Coherence on averaged electrode space

Dear Francois,

sorry for bothering but I have a question regarding coherence.

I was planning on commuting coherence on my resting-state EEG data however, I have 256 electrodes and I was wondering whether I can do it by reducing the electrode space (so that I have for example group of FCz electrodes, group of Fp1 electrodes etc.). Is it possible to do it via Brainstorm? What would be the pipeline for that? It's my very early attempt to dive into connectivity, thus I'm lacking experience.

I would be very grateful for any help! And thank you!

Unfortunately, we do not have (yet) recommendations to share regarding the computation of sensor-level EEG connectivity by groups of electrodes.

If you want to group your electrodes (averaging them?) you can do so by creating a custom montage, and then running the process "Apply montage" on the imported recordings.

Coherence is not so long to compute, maybe keeping the full 256x256 coherence matrices and doing some manual post-processing later could be a better approach.

thank you very much! My problem does not lie in computing - it can be done fast. However, interpretation gives me a headache... Thus I thought that making "electrode ROIs" would make it cleaner and more interpretable :slight_smile: I hope I'm not making a conceptional mistake here :slight_smile:

Thank you again!

It makes sense, but if you average EEG signals before computing the connectivity measure, you might lose some of the fine frequency content of the signals.
And if you want to do your ROI analysis after estimating the 256x256 coherence, then you need to figure out a way for summarizing all the pairs of interactions within to clusters of electrodes. Averaging would work, but I don't know if this approach has ever be published anywhere.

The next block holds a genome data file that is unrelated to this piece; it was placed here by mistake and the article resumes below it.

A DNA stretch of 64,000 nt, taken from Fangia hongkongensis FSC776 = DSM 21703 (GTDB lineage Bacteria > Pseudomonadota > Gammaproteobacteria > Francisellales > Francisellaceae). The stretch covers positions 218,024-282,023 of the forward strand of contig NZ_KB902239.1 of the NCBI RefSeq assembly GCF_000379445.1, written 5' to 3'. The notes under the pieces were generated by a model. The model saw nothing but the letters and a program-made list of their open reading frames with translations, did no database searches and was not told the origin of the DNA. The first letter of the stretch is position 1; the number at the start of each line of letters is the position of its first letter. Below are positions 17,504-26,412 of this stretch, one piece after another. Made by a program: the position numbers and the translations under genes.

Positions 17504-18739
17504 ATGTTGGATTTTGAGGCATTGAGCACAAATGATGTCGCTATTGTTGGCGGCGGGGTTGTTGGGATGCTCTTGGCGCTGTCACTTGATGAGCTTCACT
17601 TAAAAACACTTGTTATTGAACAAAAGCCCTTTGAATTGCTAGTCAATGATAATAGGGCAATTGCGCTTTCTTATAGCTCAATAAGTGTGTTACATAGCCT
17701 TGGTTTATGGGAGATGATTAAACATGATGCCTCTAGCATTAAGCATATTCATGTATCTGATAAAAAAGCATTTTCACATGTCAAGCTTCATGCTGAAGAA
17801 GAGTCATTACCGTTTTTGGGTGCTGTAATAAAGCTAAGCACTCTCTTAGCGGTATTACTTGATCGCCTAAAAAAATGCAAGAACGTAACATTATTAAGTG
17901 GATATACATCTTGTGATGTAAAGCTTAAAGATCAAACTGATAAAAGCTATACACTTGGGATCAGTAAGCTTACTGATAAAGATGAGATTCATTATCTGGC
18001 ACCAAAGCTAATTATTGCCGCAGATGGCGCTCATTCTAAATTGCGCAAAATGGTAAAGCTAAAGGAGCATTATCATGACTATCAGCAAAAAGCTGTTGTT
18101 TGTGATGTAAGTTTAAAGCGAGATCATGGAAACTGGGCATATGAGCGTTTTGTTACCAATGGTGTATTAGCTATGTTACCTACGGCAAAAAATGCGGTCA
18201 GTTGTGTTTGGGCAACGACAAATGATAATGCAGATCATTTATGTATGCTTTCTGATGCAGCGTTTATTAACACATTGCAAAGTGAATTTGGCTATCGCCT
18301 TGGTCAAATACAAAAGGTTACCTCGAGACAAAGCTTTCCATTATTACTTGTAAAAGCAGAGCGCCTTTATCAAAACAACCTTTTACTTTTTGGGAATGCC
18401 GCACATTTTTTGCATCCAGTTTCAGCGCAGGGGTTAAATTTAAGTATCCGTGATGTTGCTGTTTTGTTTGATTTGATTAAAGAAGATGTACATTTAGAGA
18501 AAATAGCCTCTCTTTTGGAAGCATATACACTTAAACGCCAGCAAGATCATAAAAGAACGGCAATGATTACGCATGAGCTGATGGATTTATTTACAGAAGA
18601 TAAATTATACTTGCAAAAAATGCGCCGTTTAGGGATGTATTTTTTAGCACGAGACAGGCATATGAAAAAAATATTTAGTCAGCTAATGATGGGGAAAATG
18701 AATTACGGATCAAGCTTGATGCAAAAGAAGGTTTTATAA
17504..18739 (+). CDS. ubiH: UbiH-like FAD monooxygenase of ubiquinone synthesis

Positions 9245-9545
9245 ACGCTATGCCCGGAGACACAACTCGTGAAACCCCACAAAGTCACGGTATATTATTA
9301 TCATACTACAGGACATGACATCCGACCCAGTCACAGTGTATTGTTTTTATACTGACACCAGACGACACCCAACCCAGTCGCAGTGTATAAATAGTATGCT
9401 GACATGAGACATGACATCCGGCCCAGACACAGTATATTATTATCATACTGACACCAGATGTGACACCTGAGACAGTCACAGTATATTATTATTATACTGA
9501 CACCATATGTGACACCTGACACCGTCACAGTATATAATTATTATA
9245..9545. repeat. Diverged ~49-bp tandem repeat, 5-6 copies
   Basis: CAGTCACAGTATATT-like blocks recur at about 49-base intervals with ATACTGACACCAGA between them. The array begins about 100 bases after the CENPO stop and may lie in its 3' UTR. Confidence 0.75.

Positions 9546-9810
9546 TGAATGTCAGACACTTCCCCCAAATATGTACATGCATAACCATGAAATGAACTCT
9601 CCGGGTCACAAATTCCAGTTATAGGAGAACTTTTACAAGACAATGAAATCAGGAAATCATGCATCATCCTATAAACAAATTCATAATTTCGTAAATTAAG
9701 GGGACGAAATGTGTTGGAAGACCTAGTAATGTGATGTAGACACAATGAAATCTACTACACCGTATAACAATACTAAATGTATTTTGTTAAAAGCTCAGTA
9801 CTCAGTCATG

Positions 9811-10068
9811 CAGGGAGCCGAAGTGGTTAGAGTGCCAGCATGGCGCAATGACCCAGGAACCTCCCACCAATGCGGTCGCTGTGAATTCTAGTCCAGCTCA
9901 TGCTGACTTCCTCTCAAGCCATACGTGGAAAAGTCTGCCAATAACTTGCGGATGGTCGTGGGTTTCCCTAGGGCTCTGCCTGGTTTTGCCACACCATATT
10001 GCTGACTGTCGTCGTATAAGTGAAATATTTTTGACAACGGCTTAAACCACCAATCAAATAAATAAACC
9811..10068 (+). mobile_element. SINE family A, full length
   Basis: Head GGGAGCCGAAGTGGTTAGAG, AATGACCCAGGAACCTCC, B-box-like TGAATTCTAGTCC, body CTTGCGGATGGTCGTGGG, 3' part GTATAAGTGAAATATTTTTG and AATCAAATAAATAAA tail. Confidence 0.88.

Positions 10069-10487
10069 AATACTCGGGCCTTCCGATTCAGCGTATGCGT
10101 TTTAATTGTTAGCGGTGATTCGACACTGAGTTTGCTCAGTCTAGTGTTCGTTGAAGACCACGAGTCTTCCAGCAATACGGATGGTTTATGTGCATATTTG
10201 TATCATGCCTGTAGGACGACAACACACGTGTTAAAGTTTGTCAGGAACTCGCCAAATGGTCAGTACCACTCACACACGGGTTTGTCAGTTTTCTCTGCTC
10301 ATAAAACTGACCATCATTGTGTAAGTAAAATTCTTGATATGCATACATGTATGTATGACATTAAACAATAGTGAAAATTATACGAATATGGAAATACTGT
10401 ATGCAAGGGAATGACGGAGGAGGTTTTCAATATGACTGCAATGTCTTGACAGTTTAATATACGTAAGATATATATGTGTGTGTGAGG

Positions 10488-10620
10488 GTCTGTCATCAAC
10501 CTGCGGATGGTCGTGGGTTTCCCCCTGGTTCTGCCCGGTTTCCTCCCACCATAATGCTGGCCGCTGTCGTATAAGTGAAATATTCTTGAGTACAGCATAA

@Sylvain @hossein27en @Raymundo.Cassani
Any recommendation to share?

Exactly! - how to sum it up after extracting 256x256 coherence matrix? I'm struggling to come up with the idea - so ROIs before coherence were my first thought... But again I agree that I'm loosing quite a bit of info that way...

If anyone has any idea - please share! :slightly_smiling_face::slightly_smiling_face:

Hi again,

I think I have found a solution, so I'm sharing it here. It seems that computing data-driven functional units can do the trick. Here is a paper which shows how to do it:

Then, there is an interesting option of comparing the FU maps using graph characteristics:

Personally, I tried to implement it but - as it happens with learning new approaches - bug comes after bug :wink: I hope that eventually it works :slight_smile:

@Francois thanks again for your involvement!